Further exploration of the website confirms its claim to be the largest veteran job board in the world. For example, the site devotes a page to career expos and informs visitors where and when to attend these events. Another impressive feature of the website is the internal veteran career network which allows users to create profiles and “connect with members in specific companies, industries or locations.” Basically, it functions as an internal Linkdin, which explains the absence of that site while Facebook and Twitter are present. Added to this are the site’s resume center, salary calculator, skills translator, and spouse and employer pages. The latter two function much in the same way as those on However, the family resource links on the spouse page deal with family changes resulting from a new job such as finding schools for the children and relocating.

While this blog hasn’t even begun to scratch the surface of good job finding sites out there, these three will provide comprehensive, detailed, and specialized aid for veterans. Furthermore, the number of links to other sites between them will satisfy anyone seeking another veteran-specific job website.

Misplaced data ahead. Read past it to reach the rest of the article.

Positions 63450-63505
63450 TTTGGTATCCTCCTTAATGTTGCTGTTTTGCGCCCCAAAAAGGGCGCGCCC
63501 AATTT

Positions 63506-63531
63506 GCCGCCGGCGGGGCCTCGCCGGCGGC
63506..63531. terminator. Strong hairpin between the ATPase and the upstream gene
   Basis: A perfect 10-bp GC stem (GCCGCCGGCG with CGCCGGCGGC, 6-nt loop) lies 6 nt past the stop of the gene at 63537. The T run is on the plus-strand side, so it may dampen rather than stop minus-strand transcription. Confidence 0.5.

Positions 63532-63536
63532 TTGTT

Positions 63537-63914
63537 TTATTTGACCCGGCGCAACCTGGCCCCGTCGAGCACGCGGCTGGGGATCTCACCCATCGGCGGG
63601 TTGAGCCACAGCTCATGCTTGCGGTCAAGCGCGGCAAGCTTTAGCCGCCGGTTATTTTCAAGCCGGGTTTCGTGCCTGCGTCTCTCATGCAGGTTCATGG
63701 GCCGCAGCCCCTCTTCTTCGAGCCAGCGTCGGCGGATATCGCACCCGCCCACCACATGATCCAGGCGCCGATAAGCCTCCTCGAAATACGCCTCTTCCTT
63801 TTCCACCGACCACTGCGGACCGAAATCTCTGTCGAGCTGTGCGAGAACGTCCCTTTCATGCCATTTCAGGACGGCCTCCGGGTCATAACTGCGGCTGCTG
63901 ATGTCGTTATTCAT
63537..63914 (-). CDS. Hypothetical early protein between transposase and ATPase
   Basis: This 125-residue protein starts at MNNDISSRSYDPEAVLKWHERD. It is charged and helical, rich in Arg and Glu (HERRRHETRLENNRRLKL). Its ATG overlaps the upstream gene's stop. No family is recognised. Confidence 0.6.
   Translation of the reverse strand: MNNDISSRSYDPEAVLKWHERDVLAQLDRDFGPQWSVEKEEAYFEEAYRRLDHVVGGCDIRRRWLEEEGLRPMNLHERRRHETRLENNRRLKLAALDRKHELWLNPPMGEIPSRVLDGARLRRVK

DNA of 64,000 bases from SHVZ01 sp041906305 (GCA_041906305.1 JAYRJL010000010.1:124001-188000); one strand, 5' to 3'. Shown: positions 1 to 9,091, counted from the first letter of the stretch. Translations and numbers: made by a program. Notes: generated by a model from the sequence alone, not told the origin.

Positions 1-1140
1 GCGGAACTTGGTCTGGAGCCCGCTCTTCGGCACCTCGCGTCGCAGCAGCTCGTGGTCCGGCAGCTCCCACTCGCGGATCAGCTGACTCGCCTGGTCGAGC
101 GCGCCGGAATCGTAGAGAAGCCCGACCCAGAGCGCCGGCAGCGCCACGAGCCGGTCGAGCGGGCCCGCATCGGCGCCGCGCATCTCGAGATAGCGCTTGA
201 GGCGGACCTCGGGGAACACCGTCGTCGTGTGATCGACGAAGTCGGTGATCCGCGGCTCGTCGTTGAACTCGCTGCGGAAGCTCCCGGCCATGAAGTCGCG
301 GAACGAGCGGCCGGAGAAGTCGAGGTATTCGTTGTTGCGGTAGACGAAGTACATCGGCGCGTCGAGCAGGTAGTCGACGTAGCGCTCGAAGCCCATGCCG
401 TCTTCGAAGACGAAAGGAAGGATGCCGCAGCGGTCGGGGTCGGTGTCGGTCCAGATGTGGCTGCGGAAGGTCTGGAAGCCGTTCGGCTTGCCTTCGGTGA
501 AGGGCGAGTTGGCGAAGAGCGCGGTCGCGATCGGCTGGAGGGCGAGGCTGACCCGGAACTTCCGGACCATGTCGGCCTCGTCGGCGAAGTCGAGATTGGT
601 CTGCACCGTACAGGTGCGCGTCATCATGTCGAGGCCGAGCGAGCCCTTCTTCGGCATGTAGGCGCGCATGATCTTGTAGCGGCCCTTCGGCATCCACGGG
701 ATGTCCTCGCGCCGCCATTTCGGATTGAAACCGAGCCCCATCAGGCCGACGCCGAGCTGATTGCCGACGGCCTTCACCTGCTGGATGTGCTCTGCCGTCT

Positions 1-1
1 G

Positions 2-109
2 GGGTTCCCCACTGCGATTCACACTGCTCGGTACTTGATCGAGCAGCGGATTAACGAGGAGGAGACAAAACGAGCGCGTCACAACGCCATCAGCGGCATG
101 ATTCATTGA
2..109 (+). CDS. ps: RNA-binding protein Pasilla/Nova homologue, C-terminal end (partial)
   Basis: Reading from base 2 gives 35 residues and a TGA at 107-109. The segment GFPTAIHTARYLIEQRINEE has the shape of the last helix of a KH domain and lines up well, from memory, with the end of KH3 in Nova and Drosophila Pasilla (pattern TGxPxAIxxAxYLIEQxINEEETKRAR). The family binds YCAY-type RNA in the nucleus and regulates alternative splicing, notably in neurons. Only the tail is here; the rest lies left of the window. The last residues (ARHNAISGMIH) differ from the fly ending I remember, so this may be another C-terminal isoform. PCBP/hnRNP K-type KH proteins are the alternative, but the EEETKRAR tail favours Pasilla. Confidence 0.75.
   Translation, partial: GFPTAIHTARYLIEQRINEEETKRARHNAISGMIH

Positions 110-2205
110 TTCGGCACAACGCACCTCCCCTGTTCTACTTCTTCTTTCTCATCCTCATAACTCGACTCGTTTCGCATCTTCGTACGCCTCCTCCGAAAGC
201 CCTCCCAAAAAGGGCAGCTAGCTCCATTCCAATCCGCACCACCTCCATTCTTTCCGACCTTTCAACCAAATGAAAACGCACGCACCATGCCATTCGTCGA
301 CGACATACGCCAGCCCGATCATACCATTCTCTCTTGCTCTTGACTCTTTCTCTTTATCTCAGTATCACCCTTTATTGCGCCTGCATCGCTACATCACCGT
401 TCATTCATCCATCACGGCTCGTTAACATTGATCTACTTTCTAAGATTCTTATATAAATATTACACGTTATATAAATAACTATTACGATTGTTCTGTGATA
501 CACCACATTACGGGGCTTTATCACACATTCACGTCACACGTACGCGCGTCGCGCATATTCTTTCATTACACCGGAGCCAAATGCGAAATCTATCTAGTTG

Monday, June 14, 2010

VADM Dirk Debbink Details Objectives for Navy Reserves

Austin Brigden
Communications Intern

Chief of the Navy Reserves (CNR), VADM Dirk Debbink, gave a lecture to Capitol Hill Reservists at ROA’s Minuteman Memorial Building headquarters June 9 detailing the Navy Reserves’ new Strategic Plan. VADM Debbink began by asking some elementary, though important, questions: “What is the Navy Reserves? What does it do? Why do taxpayers fund it?”